Wednesday, September 21, 2011

This just in: Parents don't (and shouldn't) know everything

Republic High School, which made news earlier this year over challenges to Slaughterhouse-Five and Twenty Boy Summer, has reached a compromise: a restricted section of the library accessible only to parents. In effect, students can read these books if their parents say it's okay (and are willing and able to make the trip to the library).

I've heard many basically anti-censorship people argue that decisions over what young people may read should be between them and their parents (rather than involving school administration or other institutions). In an ideal world, this makes some sense. Many parents do know what their kids can handle, what they've already been exposed to, and what they need to know. Awareness of what their kids are reading can give parents a chance to mediate, to explain or discuss concepts that may be difficult for their children, and to make it known that they're available to answer questions.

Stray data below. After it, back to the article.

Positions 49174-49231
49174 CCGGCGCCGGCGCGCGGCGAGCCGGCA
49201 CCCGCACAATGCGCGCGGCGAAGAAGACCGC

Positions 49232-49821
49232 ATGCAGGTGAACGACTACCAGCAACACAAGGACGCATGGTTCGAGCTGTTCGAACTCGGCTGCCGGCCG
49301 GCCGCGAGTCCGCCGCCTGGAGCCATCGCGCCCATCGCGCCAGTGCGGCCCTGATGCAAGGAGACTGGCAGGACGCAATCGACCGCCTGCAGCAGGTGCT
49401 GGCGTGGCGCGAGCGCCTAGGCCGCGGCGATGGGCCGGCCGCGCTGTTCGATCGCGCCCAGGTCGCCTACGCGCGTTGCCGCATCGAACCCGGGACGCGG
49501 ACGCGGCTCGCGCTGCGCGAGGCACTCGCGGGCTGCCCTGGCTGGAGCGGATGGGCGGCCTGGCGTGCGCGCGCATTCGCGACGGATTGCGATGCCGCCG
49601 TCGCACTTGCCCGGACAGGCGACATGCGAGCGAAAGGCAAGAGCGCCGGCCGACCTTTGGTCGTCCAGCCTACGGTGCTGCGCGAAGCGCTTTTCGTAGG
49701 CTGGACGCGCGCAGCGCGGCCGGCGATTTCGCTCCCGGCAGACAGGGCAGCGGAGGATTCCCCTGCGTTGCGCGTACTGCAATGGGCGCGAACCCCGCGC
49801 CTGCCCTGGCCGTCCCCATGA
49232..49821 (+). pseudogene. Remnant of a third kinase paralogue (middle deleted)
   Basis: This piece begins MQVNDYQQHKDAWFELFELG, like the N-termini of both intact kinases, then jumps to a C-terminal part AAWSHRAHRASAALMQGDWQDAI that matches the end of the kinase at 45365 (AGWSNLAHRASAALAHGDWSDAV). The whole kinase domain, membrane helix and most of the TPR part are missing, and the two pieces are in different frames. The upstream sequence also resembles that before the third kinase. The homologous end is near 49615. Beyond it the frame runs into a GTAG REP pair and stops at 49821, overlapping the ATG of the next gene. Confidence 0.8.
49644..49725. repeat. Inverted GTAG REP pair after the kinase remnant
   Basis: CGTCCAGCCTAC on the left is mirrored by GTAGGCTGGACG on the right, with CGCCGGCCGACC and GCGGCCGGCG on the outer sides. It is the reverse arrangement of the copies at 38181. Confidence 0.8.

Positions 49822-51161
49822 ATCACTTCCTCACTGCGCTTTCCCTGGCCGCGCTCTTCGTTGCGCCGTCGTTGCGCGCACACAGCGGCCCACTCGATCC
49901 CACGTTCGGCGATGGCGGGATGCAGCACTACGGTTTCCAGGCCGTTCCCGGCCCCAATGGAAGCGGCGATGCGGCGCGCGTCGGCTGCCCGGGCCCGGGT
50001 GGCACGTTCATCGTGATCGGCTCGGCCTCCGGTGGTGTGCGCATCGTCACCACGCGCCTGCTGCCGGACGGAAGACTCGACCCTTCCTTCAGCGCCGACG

We don't live in an ideal world, though, and not all parents know best about all subjects. Not all parents want their kids reading about, say, people who live differently in one way or another, and that doesn't mean the kids shouldn't. And even when parents are fairly open-minded, there are plenty of books that kids and teens might not feel comfortable asking for.

"Hey,

(Mom)
(Dad),

I'm feeling

(idly curious about)
(compassionate toward people experiencing)
(morbidly fascinated by)
(ashamed of how little I know about)
(personally invested in)

matters of

(sex)
(drugs)
(rock and roll)
(abuse)
(mental illness)
(death)
(cultures different from ours)
(values different from yours).

May I read

(a book that I know exists even though I'm not allowed in the section that contains it?)
(a book you will select for me in your infinite wisdom?)

Pretty please?"


Reading is supposed to be a really easy way to rebel a little and learn a lot. Adults, let's keep looking the other way.

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